Centrally collected logs can be easily analysed for not only failures but operation activity, changes to the environment and applications.  Over time common trends can be detected, correlate events and activities to outcomes.  CloudTrail, which tracks API activity in the environment, can be consumed by 3rd party software via APIs to be able to detect activity that’s abnormal for the environment.

    Learn by sharing is a method of sharing information between teams to pick up those avoidable errors and help with deployments using previous experience and challenges.  As the environment can be operated in code, that code can be easily shared within and across AWS accounts.  Use version controlled code across the environment and share application libraries, scripts and procedure documentation.

    Cross account access can be easily enabled using AWS Identity and Access Management (IAM), AWS’s tool for handling things such as users, groups, passwords, certificates and permissions.  Different AWS accounts can share resources by assuming roles configured within IAM of roles with the assigned granular permissions.  This access can be temporary or permanent depending on the requirement.  Cross account management can be achieved by various methods and not one method fits all, Insight can evaluate and recommend the best method to achieve this.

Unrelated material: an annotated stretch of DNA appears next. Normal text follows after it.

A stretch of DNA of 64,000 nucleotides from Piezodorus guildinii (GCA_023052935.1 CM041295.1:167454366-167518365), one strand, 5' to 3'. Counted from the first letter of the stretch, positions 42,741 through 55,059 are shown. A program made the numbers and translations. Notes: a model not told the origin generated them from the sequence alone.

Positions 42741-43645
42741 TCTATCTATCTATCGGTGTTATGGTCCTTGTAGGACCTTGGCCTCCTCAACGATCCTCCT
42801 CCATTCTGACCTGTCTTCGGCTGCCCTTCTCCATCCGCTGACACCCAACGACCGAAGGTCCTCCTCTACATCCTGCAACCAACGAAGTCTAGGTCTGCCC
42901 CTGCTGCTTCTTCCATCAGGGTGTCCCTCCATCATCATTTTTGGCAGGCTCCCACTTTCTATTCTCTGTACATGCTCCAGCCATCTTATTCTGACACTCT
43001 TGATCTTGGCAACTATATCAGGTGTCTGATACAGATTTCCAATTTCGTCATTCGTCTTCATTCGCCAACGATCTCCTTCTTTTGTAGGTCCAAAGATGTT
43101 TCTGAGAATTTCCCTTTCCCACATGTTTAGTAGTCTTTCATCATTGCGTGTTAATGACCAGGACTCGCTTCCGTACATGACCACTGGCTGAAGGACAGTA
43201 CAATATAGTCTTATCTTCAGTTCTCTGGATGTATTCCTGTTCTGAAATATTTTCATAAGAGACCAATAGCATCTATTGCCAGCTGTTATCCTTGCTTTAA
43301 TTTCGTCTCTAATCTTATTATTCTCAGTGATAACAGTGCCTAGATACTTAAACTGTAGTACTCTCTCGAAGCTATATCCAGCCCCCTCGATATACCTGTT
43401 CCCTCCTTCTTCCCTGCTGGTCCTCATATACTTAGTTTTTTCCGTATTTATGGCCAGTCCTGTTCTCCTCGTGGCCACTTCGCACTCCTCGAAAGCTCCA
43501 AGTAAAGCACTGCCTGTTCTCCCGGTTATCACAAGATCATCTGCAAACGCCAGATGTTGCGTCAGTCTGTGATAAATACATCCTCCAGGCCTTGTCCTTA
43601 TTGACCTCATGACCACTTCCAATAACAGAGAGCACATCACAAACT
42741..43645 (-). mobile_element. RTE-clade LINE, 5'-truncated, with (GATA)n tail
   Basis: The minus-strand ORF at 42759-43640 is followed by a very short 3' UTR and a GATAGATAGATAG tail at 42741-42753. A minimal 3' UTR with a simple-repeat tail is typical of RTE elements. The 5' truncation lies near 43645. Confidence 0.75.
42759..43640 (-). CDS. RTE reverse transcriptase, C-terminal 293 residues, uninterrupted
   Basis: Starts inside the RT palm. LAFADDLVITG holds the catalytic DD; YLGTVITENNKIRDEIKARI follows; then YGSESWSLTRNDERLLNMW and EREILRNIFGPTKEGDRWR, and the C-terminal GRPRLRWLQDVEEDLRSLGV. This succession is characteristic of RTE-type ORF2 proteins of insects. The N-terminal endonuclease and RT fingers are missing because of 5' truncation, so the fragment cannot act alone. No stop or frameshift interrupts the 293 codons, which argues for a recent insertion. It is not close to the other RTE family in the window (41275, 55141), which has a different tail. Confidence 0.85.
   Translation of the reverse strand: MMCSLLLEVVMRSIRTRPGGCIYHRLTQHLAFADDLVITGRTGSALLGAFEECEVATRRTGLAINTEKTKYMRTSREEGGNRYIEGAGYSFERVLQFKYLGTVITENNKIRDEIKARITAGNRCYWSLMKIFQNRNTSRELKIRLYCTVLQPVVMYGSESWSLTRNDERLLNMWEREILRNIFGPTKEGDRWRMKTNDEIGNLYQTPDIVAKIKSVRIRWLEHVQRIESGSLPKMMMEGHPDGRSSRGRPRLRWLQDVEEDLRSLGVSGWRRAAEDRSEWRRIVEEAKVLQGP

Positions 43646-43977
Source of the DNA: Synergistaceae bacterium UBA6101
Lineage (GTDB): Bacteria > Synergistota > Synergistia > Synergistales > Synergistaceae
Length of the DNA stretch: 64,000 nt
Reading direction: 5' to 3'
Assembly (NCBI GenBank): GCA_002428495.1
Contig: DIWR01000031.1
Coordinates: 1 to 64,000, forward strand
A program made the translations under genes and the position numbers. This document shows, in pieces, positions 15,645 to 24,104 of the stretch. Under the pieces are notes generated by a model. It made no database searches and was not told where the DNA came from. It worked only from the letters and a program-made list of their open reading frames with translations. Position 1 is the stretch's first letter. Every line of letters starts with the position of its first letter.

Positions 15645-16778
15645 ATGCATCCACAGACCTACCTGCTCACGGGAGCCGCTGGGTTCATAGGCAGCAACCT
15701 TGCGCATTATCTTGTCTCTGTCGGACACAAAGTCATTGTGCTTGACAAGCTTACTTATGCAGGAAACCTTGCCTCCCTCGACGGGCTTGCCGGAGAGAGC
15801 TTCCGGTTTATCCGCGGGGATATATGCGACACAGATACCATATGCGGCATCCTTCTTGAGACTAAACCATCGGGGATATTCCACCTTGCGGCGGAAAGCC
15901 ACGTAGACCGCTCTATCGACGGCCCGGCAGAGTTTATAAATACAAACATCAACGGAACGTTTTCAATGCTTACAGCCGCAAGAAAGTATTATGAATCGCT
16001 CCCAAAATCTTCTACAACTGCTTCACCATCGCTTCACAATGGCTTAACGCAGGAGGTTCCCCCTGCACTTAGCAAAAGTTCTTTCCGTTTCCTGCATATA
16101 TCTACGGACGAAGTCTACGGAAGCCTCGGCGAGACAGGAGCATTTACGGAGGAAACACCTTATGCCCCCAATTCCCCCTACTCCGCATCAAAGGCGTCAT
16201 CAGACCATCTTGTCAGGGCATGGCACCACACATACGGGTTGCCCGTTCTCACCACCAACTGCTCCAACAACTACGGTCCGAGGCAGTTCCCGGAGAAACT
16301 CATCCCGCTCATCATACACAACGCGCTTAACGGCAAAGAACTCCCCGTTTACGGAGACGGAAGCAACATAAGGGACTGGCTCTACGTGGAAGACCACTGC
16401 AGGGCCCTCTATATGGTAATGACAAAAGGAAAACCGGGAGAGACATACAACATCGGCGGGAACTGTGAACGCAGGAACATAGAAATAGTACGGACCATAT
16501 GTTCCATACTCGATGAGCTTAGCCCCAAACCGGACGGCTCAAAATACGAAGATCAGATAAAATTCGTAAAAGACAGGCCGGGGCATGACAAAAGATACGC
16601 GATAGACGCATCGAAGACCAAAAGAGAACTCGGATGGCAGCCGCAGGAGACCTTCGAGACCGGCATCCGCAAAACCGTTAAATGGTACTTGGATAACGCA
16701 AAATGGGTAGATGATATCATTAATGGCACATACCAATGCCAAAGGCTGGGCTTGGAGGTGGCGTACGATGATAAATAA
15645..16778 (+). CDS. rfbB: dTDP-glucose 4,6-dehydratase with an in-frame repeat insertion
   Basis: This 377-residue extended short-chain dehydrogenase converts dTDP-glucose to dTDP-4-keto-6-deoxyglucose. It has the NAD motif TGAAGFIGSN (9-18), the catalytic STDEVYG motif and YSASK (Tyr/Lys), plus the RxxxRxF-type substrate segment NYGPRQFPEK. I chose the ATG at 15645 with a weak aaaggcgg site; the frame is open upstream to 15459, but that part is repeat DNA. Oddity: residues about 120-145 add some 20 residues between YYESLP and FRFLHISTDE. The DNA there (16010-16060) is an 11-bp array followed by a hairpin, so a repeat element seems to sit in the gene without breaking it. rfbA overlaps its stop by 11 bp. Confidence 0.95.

Operational Excellence is the first pillar within the AWS Well-Architected Framework and with all of the framework, it represents an ongoing effort.  By planning the AWS deployment up front and following this methodology, it ensures best practice is followed from the start and not bolted on as an afterthought.

    The remaining pillars in the framework will be covered in this blog series.

    If you are interested in finding out more, please contact your Insight Account Manager or get in touch via our contact form here.

    Why not read 'Journey to a Successful AWS Deployment – Part 2 Cloud Security'?